Visitors – Godfrey Reggio (2013)

This was bound to happen. I’m watching a superbly slow film, which deserves to be stressed on this blog, but the blog itself is not exactly supporting the use of special effects and all these things. I do not – technically –Β  work on experimental slow film without a narrative, so putting my thoughts on Godfrey Reggio’s new film Visitors (2013) on my website, may, in effect, not be the best idea, because it can potentially confuse my readers of what I personally think Slow Cinema is.

To clarify this from the start, Visitors is not Slow Cinema. There are no oppressed characters, crushed by external forces. There is no landscape-as-character theme. There is very little narrative. The slowness does not come naturally. It is the result of slow-motion. If I go through my list of Slow Cinema characteristics, Visitors does not look like a candidate for my site.

And yet, I can’t avoid mentioning it here. It is a magnificent demonstration of slowness, and of the beauty of it. In fact, the slowness is sometimes interrupted by time-lapse photography, and strangely enough, those very time-lapses doesn’t feel fast. It is all one smooth slow entity, complemented by an outstanding photographic eye. Truth be told, it is an orgasmic piece for someone like me.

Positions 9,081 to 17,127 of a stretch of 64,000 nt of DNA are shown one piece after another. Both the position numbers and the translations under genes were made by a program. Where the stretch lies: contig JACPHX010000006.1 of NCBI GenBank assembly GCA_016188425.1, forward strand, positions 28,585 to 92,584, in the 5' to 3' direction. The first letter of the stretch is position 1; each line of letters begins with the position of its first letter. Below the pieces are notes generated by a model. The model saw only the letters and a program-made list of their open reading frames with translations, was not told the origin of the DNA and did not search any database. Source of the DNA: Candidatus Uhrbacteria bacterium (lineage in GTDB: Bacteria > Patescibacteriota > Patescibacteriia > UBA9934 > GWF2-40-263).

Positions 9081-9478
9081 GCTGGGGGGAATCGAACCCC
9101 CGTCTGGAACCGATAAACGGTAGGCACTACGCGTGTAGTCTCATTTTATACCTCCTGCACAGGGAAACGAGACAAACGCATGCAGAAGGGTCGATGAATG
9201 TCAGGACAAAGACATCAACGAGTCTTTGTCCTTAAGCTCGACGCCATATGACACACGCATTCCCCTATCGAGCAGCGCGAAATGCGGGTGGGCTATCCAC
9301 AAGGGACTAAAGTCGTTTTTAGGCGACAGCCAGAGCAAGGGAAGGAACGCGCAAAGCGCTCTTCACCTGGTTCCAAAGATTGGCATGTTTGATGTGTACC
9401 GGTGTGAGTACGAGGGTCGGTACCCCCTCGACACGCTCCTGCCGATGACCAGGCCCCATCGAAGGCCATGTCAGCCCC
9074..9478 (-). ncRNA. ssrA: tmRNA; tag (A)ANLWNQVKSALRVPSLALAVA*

Reggio is known for his QATSI trilogy, which I never liked, and probably never will. I’m not sure whether these films are simply too fast, too overwhelming, or whether frankly contain too many images. His films are said to be visual essays, but I never found it possible to contemplate what he actually wanted to show with his essays. On the contrary, I was put off by them. Visitors feeds into my need to take my time with images in order to see clearly. I wonder why Reggio has chosen this slow format for his new film. Did he want us to contemplate, finally? If intended or not, contemplation is an unavoidable result of Reggio’s aesthetic.

For some reason, the stark black-and-white, which in many cases was highlighted by an infra-red filter, I believe, made the act of contemplation easier. There were no distracting colours to consider. All there is, in most cases, is a medium close-up of a human being in front of a black background. At times, this makes for hilarious shots, in which it seems as though heads are hanging in the air, without neck or shoulders. Reggio shows us the faces of men and women, boys and girls, old and young, black and white – all the binary oppositions you can think of, they’re given space in Visitors.


These shots are intercut with slow-motion or time-lapse photography (or both?) of buildings; run-down houses, parcs, playgrounds it seems. But these places are empty. There’s no life in them as you would expect. On the contrary, they indicate that someone had been there; a visitor. There are shots of hands, too. From the hands’ movements you can gather what they are doing; using a computer mouse, writing a text message, etc Technology took over, and “outdoors” looks like a remote thing that only had a place in people’s lives years ago. I could misread it, but it is nevertheless possible to read certain scenes of Visitors in this way.